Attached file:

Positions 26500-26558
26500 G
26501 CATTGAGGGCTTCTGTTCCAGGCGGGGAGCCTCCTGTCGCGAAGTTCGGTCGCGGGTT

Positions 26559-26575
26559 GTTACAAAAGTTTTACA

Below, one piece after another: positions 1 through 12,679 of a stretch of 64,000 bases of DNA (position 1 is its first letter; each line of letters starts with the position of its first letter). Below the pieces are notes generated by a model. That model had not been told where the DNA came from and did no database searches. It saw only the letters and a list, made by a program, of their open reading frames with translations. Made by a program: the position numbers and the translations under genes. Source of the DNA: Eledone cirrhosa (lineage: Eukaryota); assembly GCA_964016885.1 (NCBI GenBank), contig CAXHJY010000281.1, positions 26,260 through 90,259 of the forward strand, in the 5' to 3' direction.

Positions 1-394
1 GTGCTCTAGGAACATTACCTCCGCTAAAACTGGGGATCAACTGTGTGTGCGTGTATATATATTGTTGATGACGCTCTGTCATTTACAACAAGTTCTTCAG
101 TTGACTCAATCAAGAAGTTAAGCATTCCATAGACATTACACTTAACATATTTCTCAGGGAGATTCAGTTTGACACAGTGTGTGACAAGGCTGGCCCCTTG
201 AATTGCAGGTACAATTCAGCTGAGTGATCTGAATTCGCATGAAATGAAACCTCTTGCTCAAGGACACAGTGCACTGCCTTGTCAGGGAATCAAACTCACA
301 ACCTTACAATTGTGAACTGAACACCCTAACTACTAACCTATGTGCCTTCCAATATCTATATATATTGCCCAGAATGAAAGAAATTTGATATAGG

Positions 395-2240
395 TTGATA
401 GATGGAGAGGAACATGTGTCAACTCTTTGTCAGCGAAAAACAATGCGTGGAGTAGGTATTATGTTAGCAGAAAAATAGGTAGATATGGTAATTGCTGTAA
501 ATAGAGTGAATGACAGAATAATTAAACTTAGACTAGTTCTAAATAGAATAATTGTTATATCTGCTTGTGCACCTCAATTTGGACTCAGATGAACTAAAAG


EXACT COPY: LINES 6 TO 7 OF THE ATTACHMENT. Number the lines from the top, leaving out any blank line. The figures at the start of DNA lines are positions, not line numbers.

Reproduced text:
Below, one piece after another: positions 1 through 12,679 of a stretch of 64,000 bases of DNA (position 1 is its first letter; each line of letters starts with the position of its first letter). Below the pieces are notes generated by a model. That model had not been told where the DNA came from and did no database searches. It saw only the letters and a list, made by a program, of their open reading frames with translations. Made by a program: the position numbers and the translations under genes. Source of the DNA: Eledone cirrhosa (lineage: Eukaryota); assembly GCA_964016885.1 (NCBI GenBank), contig CAXHJY010000281.1, positions 26,260 through 90,259 of the forward strand, in the 5' to 3' direction.

Positions 1-394